A stimulus was chosen based on the goal of a mildly annoying tactile stimulus that was similar to those people experience daily but that could be applied reproducibly. The tactile stimulation was applied by the researcher with a 1.65 mm diameter nylon monofilament line to the left ankle of the participants during the second, fourth and sixth block of the 7-block CRT task, whereas no stimulation at all was applied during the other blocks. The idea for the nylon monofilament was suggested by von Frey hairs, modified by the intent to eventually adapt the task for administration during functional MRI. The ankle was chosen as an area that would be easily accessible during possible future functional MRI studies. The researcher applying the stimulation sat as far behind the participant as possible, and modified his or her position in relation to the participant as little as possible between stimulation and control blocks.
After administration of the CRT task, participants completed the Adult Sensory Questionnaire (ASQ), a 26-item self-administered questionnaire developed to screen for sensory defensiveness in adults (Kinnealey, Oliver & Wilbarger, 1995), with additional questions about age, sex, and history of TS or other tic disorders, ADHD, and OCD.
Data from the first minute of the task was excluded from statistical analysis, as mean reaction times improved rapidly during the first block. (That decision was made after collecting the data but before examining the effect of SH on the change in reaction time.) We measured the interference caused by tactile stimulation by subtracting the average of the median reaction times of each block during the non-stimulation blocks from the average of the median reaction times of each block during the stimulation blocks, and tested for statistical significance using a one-sample t test. An independent-samples t test was used to compare this interference effect in participants with a total ASQ score of ≥ 6 (moderate or definite sensory defensiveness) to those with a score of < 6 (no sensory defensiveness) (Kinnealey, Oliver & Wilbarger, 1995). We also examined using the Pearson correlation test whether there was a correlation between the slowdown of reaction time during the tactile stimulation blocks and the ASQ score (used as a continuous variable). The accuracy rate was calculated as the number of correct responses divided by the total number of responses, and a one-sample t test was used to test whether accuracy differed significantly between blocks with and without stimulation. We examined whether there was evidence for habituation during the tactile stimulation blocks by comparing the average of the median reaction times of the 10 last trials of each stimulation block to the average of the median reaction time of the first 10 trials for each such block, using a one-sample t test.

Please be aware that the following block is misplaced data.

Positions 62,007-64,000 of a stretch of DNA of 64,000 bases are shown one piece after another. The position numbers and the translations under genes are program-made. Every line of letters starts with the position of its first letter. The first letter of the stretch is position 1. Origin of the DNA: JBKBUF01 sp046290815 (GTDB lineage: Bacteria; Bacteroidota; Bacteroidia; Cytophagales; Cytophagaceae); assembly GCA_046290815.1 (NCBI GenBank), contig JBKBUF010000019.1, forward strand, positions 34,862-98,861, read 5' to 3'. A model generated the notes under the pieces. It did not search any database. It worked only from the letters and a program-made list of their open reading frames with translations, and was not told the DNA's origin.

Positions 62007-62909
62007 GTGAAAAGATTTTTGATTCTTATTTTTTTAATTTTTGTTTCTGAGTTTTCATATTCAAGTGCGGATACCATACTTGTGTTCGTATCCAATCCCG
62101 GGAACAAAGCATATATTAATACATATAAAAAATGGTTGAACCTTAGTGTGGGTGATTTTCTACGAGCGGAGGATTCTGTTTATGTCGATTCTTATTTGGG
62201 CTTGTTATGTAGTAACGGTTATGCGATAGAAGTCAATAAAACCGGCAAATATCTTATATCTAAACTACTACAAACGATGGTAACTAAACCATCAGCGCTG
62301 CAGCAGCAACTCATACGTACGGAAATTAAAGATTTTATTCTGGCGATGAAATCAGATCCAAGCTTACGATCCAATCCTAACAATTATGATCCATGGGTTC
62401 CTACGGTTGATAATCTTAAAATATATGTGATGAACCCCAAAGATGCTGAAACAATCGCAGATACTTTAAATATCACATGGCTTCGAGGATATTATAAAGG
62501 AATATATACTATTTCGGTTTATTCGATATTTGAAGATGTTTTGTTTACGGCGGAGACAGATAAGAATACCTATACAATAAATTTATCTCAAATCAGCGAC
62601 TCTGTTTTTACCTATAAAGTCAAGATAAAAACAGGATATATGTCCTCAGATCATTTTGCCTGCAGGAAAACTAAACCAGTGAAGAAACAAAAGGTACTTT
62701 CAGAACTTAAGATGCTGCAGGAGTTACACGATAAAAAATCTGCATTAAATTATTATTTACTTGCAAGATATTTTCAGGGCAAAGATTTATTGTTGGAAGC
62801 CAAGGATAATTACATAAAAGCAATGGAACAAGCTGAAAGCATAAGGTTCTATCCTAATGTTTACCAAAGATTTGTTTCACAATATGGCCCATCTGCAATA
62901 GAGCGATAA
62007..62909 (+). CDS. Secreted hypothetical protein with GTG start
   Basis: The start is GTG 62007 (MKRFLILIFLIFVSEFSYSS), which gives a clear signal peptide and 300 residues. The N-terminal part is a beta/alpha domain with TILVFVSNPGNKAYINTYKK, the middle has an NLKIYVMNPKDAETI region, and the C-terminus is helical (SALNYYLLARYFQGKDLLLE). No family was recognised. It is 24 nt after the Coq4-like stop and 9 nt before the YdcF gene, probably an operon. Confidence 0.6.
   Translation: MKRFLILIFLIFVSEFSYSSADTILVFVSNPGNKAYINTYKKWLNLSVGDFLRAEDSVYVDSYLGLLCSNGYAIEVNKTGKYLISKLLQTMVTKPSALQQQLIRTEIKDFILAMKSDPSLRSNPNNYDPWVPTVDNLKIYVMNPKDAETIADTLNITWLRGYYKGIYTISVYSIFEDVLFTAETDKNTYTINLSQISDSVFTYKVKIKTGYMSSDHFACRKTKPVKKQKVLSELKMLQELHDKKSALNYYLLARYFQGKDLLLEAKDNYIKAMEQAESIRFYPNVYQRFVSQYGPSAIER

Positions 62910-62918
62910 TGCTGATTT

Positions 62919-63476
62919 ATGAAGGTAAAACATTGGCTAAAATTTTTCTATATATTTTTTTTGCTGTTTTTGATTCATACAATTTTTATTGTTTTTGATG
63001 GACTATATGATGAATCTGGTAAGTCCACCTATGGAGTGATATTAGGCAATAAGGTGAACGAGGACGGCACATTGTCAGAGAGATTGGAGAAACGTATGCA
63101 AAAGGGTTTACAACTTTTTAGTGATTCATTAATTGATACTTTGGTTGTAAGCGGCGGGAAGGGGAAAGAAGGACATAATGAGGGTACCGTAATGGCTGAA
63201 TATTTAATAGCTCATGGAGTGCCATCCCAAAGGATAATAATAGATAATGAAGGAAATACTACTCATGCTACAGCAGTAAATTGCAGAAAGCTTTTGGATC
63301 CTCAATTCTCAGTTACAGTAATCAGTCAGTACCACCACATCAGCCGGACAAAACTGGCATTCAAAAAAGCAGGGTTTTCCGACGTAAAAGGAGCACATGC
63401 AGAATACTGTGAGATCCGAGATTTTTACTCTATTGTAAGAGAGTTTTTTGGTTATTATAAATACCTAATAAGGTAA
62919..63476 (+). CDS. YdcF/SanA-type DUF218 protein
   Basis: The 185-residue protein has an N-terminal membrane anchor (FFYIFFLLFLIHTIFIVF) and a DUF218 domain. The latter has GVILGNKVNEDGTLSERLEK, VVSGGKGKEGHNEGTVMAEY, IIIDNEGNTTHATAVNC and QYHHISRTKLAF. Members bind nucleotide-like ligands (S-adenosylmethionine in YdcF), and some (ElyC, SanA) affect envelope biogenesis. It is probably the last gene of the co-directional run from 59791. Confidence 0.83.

In our sample, 26% (5) of the participants had no sensory defensiveness (ASQ score < 6), 47% (9) had moderate sensory defensiveness (a score between 6 and 10), and 26% (5) had definite sensory defensiveness (score > 10). The group with moderate or definite SH included 7 men and 7 women (mean age 36.1 years, SD = 12.84), whereas 3 men and 2 women had no SH (mean age 31.8 years, SD = 9.06). By self-report, 16% (3) had ADHD, 5% (1) had OCD, 11% (2) had TS, 5% (1) had another tic disorder, and 11% (2) had atopic dermatitis.
Across all subjects, the average interference caused by tactile stimulation was 14.3 ms (M = 14.3 ms, SD = 26.31), i.e., reaction time in the stimulation blocks (M = 470.2 ms, SD = 87.4) was longer than in the stimulation-free blocks (M = 455.9, SD = 75.3), t(18) = 2.37, p = .03 (Fig. 1). The interference effect in participants with moderate or definite SH (n = 14; M = 21.86; SD = 25.94) differed significantly from those with no SH (n = 5, M = −6.80, SD = 13.14), t(17) = −2.33, p = .03 (Fig. 2). There was a trend towards a significant correlation between the interference effect and the ASQ score (r = 0.44, p = .06), such that individuals with higher ASQ scores (more hypersensitivity) demonstrated greater interference (Fig. 3).
The average accuracy rate was 98.66% (M = 98.66%, SD = 1.22%) for the stimulation blocks and 98.84% (M = 98.84%, SD = 1.44%) for the stimulation-free blocks, giving an average difference of −.17% (M = −.17%, SD = 1.58%), which did not differ significantly from zero, t(18) = −.48, p = .64. Testing for evidence of habituation within each stimulation block, the reaction time difference between the first 10 trials (M = 473.58, SD = 85.68) and the last 10 trials (M = 464.76, SD = 88.57) was not significant, t(18) = 1.29, p = .22.